Many scholars agree: file sharing can be legalized by changing copyright and related rights. It's simple: if authors and other rights holders (including Majors) are fairly remunerated, file sharing for personal purposes can be allowed. In other words, it is possible to provide for a waiver of copyright to people that share files for personal purposes if the right holders receive money. Remuneration of the right holders could be achieved in different ways. For instance, by providing for a small overcharge when people pay Internet connection; or by requiring that people willing to use file sharing technologies pay collecting societies that represent right holders. Yet, to date, this simple change in copyright and related rights, which would benefit everyone, has not materialized anywhere in the world.

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File sharing technologies allow the works to be distributed in an extraordinarily efficient way; nevertheless, rights holders have never been able to take advantage of the potential of these technologies. Unfortunately, we are faced with a typical example of market failure: rights holders are in a "prisoner dilemma" situation, and fail to agree to allow users to share their works. Legislative action is therefore necessary to solve this situation, which harms society at large, by forcing rights holders and users to resort to unnecessary intermediaries. The issue is even more relevant today. 20 years of file sharing prohibition fostered market players to establish on-line content service providers (Spotify, Netflix, etc.) that have privileged access to users’ data and therefore have the power to control and profile EU citizens. Unfortunately, the situation didn't change after the approval of Directive (EU) 2019/790 on copyright and related rights in the Digital Single Market, a directive that was adopted in 2019 with the aim of solving copyright problems in the digital but which has disappointed many people. This directive regulates the provision of on-line content sharing services, but does not allow file sharing among EU citizens. The price we pay today is an unacceptable inclined plane in favor of distribution platforms, which have the power to control and profile users.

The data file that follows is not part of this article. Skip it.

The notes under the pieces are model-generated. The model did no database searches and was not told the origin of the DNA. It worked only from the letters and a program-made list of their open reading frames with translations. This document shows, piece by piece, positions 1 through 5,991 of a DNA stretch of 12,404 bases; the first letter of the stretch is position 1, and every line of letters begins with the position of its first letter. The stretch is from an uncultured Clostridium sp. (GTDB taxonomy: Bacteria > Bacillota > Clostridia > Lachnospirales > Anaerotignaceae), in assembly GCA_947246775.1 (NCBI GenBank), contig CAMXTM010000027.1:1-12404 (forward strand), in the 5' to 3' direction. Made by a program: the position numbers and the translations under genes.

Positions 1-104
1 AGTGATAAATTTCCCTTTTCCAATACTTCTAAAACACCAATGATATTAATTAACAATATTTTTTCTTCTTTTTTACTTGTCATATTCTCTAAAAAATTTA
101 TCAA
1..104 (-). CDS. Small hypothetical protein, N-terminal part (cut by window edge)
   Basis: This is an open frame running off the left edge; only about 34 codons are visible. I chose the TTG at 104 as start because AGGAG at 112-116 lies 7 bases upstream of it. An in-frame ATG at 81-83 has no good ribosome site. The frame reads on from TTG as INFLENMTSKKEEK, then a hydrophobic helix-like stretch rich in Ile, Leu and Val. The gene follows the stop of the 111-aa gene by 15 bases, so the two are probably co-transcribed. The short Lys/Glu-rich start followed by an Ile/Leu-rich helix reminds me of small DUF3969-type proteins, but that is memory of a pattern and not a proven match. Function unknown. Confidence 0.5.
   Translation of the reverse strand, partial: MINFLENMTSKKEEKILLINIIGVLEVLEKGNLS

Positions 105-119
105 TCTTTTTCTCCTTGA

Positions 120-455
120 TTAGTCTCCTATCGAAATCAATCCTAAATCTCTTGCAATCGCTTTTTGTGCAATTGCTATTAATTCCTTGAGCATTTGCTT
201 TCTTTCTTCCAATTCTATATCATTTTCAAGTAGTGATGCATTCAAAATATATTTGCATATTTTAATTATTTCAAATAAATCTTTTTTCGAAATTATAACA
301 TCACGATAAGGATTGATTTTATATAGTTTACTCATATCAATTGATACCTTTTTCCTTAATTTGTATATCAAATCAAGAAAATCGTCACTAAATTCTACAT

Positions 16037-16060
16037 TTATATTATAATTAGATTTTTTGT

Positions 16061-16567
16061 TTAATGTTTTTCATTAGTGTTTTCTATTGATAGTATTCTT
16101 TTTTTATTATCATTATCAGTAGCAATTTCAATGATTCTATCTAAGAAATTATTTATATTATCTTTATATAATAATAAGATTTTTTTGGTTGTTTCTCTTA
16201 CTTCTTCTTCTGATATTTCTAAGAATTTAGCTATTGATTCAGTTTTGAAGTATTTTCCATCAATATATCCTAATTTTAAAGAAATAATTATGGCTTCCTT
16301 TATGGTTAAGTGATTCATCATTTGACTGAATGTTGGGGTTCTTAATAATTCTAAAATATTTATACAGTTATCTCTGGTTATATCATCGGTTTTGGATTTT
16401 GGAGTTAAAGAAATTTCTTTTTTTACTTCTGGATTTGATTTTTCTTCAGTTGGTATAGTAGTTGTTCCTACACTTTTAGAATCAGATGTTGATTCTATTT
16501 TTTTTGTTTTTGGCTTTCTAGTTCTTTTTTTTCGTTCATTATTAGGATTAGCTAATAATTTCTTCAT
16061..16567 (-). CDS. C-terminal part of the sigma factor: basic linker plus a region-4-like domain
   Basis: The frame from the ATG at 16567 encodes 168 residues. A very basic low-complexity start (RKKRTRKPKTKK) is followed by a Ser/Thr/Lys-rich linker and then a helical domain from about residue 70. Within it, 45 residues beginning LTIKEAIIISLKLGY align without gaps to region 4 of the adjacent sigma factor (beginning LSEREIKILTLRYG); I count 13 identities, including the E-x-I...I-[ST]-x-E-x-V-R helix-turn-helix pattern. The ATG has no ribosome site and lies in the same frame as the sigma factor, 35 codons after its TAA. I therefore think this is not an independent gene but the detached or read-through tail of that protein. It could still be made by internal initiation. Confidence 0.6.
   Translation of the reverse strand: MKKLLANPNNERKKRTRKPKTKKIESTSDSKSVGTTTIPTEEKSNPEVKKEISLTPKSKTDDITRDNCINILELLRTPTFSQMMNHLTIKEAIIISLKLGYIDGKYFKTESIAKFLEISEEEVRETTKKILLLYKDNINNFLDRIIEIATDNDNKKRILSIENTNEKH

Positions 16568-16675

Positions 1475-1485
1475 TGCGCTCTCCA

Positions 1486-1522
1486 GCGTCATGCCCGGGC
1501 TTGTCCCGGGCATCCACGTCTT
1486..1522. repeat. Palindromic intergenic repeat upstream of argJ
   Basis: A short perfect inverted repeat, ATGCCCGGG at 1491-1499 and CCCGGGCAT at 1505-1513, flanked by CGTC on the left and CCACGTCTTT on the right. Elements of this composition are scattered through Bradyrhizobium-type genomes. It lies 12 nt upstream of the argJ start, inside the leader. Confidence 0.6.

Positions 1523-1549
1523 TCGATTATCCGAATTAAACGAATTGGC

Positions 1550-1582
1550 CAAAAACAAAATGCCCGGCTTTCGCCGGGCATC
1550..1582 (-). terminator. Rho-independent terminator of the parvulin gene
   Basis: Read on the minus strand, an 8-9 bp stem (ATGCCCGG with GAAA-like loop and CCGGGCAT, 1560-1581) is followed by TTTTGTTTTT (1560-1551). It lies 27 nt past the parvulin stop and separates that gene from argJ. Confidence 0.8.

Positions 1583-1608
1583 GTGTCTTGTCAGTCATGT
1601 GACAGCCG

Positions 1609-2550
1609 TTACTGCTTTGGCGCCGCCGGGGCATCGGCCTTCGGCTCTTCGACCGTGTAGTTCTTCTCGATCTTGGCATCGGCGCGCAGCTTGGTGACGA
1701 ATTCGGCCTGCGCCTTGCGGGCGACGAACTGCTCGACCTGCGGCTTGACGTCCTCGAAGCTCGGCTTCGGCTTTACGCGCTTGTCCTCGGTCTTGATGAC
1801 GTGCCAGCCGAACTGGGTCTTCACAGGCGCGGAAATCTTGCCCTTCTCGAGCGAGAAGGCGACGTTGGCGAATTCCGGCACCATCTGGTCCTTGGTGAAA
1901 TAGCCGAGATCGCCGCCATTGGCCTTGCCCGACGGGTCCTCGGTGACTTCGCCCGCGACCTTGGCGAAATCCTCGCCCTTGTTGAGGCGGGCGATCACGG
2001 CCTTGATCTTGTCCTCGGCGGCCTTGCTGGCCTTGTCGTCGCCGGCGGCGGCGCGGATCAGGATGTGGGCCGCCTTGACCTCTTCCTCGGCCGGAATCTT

File sharing is our right. We claim it!

We will start soon collecting signatures so that the EU Commission has to take a position on our initiative.

Visit our website and leave us your contact details. We will notify you when the signature collection will begin. Tell us too if you want to contribute to the campaign: it will be a pleasure to share this fight to claim the right to share!

Story by Marco Ciurcina, on behalf of the organisers of the European citizens' initiative "Freedom to Share"

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Contributors

Marco Ciurcina

Italian lawyer, working in the field of commercial and contractual law, Information Technology law, Copyright, Patent, Trademark, and Privacy law, particularly, with special focus on free software licenses, open content and open data. He teaches "Law and ethics of communication" at the Politecnico di Torino. He is a free software and digital fundamental rights activist.

You can get in touch with him on the European Citizens’ Initiative Forum, or by clicking here!